What is CRR, SLR & Repo Rate?

Money Indian Economy

CRR ( Cash Reserve Ratio)

All banks have to deposit deposits in cash in the form of cash (Net Demand and Time Liability) in the form of cash held by them. This is known as CRR (Cash Reserve Ratio)

If the CRR is increased, the banks have to deposit more money in the Reserve Bank. Therefore, banks have less money to build credit money. In contrast, if the CRR rate is reduced by the Reserve Bank, the banks will have to keep the minimum amount in the Reserve Bank.

SLR: (Statutory Liquidity Ratio)

Banks have to keep some amount of their total net worth (Net Demand and Time Liability). They can be kept in cash, government securities and gold. This is the standard called statutory liquidity ratio.

If the Reserve Bank raises the SLR, the banks have to keep a lot of money in them, so they can not use it to make credit money. In contrast, if the Reserve Bank lowered the SLR rate, the banks would have to keep a low amount of money themselves.

Reserve Bank's Repo transaction:

Repo Rate: 

The Reserve Bank will offer loans to banks by buying government bonds from banks. These loans are for one day or three days for sale. On the next day, the banks repurchase the government securities and repay the loans taken by the Reserve Bank. This transaction is called repo transaction. The Reserve Bank, which charges the interest rate, is called a repo rate.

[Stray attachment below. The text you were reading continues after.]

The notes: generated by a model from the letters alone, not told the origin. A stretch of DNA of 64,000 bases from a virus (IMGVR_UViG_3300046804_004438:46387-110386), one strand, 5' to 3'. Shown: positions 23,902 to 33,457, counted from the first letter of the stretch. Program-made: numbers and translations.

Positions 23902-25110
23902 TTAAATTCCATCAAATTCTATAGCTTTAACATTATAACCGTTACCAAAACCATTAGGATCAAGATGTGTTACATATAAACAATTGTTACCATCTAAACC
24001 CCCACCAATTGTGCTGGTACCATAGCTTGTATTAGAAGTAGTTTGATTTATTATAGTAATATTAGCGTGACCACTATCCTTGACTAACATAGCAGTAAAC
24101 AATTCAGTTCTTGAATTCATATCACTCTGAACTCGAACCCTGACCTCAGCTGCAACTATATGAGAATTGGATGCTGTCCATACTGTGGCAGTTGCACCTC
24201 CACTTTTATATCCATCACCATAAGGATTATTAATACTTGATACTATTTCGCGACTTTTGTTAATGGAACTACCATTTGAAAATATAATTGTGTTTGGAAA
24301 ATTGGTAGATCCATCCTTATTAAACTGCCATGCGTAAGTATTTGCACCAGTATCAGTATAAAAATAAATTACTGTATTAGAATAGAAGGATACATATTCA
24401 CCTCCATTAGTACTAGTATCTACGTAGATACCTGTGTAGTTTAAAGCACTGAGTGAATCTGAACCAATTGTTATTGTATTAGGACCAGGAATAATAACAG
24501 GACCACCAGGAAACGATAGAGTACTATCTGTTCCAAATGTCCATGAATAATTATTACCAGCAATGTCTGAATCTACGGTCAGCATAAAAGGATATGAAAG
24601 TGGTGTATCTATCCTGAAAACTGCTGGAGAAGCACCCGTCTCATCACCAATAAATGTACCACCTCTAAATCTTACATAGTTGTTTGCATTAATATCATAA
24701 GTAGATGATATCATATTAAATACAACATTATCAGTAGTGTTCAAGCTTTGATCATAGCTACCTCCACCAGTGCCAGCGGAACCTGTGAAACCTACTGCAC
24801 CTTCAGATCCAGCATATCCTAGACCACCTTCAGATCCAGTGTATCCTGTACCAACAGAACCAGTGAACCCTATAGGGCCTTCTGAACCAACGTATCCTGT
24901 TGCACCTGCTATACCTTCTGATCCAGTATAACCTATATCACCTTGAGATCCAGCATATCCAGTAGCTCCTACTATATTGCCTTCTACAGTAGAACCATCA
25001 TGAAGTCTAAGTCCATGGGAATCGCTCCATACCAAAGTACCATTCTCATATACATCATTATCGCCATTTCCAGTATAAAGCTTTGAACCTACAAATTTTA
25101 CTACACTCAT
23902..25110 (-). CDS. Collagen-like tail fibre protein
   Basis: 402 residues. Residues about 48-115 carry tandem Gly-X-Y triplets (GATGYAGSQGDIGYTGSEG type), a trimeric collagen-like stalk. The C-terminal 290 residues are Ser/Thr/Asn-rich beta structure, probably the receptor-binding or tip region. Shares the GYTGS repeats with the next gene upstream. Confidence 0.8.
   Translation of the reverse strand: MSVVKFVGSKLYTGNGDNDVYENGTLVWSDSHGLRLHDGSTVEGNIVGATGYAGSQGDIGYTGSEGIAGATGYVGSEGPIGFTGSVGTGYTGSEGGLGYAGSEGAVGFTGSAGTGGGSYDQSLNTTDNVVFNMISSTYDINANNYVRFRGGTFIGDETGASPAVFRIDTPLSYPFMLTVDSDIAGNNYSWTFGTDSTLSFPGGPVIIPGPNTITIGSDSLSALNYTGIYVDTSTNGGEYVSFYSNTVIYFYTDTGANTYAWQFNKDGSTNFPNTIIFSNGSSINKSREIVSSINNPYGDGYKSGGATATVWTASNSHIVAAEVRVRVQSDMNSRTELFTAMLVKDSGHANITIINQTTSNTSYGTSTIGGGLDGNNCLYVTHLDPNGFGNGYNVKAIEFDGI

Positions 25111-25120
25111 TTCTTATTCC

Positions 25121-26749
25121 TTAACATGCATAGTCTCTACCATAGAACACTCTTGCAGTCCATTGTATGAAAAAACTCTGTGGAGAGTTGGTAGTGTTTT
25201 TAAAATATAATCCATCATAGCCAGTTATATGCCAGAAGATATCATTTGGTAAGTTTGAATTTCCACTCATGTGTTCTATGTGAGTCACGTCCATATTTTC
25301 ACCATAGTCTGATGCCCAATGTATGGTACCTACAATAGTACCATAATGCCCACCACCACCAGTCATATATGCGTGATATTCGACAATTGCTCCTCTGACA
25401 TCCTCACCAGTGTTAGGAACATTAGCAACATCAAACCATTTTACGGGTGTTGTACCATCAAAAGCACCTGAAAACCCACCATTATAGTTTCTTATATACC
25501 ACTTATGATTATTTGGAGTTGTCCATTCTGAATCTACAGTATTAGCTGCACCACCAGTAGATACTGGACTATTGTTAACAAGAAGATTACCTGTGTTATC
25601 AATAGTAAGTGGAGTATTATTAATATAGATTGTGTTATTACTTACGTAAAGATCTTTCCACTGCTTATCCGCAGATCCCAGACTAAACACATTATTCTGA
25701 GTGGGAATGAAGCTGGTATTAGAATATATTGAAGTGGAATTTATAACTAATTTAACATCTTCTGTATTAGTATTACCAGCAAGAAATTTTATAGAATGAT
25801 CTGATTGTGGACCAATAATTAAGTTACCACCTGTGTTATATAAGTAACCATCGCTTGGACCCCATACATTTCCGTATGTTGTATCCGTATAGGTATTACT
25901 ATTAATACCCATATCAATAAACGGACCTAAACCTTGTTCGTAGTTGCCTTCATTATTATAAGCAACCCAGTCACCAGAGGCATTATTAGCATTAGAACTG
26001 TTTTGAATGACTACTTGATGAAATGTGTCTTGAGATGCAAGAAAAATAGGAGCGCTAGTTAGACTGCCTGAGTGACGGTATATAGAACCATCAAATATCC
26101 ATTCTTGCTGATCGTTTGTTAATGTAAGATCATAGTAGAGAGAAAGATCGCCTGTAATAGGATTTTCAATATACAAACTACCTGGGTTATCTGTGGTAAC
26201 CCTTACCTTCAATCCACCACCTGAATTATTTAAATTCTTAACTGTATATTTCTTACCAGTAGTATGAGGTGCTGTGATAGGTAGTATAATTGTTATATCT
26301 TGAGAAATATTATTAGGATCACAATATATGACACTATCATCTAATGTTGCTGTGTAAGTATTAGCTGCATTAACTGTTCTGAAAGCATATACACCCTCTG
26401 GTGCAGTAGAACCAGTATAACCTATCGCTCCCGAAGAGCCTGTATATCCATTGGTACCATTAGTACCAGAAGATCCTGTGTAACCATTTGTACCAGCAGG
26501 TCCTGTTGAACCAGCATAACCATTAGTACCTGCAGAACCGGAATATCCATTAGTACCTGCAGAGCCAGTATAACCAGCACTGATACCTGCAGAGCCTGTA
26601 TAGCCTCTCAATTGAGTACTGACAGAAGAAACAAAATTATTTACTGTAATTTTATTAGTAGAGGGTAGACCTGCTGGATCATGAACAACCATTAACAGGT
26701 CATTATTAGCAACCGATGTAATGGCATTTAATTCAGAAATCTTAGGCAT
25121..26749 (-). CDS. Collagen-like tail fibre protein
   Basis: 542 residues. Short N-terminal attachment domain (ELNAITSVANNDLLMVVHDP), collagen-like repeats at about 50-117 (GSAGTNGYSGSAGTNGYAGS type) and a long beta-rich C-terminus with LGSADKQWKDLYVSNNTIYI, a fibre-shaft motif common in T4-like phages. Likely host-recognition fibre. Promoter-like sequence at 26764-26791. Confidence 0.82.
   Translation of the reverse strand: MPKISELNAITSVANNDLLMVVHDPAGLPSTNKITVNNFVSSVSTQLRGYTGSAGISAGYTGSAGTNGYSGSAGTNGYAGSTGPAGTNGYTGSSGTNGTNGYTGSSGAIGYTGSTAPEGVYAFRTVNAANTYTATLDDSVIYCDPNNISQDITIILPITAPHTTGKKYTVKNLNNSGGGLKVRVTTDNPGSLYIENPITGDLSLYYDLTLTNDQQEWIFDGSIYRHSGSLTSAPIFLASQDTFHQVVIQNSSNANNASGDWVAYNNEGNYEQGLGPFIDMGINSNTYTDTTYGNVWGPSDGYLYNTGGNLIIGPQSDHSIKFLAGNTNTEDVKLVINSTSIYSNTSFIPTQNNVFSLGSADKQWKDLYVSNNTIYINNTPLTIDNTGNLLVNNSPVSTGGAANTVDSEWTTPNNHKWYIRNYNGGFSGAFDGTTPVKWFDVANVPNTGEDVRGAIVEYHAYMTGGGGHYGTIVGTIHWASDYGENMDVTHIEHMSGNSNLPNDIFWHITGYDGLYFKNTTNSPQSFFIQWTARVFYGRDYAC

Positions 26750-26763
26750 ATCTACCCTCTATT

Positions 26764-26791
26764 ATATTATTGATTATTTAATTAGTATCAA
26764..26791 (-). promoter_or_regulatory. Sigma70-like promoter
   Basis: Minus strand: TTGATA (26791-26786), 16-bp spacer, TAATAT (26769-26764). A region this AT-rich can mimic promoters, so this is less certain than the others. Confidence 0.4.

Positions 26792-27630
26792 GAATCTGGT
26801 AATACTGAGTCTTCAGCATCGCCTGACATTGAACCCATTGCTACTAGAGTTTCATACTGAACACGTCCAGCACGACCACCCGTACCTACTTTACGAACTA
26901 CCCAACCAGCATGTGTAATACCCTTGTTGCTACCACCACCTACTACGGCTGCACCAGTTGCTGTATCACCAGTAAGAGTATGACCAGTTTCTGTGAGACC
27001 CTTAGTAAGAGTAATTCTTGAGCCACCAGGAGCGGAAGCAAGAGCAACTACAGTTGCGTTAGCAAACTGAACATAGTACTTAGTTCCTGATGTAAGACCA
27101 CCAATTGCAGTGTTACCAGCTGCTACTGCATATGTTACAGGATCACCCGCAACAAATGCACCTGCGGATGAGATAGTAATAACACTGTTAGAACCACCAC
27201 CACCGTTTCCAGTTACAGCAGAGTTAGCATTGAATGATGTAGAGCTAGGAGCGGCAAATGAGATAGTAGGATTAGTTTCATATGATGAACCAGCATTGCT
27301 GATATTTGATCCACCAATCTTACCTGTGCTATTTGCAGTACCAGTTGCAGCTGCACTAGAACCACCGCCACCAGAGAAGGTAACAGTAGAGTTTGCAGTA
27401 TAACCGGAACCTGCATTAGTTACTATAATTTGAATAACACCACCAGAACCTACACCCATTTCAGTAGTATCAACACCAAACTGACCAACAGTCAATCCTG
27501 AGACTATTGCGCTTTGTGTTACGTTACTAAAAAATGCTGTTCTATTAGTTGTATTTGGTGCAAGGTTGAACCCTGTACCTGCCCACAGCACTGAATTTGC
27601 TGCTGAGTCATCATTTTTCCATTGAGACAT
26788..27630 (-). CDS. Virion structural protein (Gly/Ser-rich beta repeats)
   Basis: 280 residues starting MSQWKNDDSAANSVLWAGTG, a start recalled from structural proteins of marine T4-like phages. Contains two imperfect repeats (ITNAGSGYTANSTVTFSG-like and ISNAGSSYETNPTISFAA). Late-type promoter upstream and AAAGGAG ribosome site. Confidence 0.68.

Reverse Repo Rate:

In this transaction, banks are allowed to buy government bonds for short term from the Reserve Bank. Banks in a way lend a loan to the Reserve Bank. The Reserve Bank repurchases these bonds the next day and returns the loans made by the bank. The rate at which banks charge the transaction in this transaction is called a reverse repo rate.

Bank Rate:

If the short-term capital adequacy is to be completed, the bank will deal with the repo. However, if the bank wants to increase liquidity, the bank will take loans from the Reserve Bank, the interest rate charged on that bank rate will be called a bank rate. In short, the rate at which the Reserve Bank lends to banks is a bank rate.

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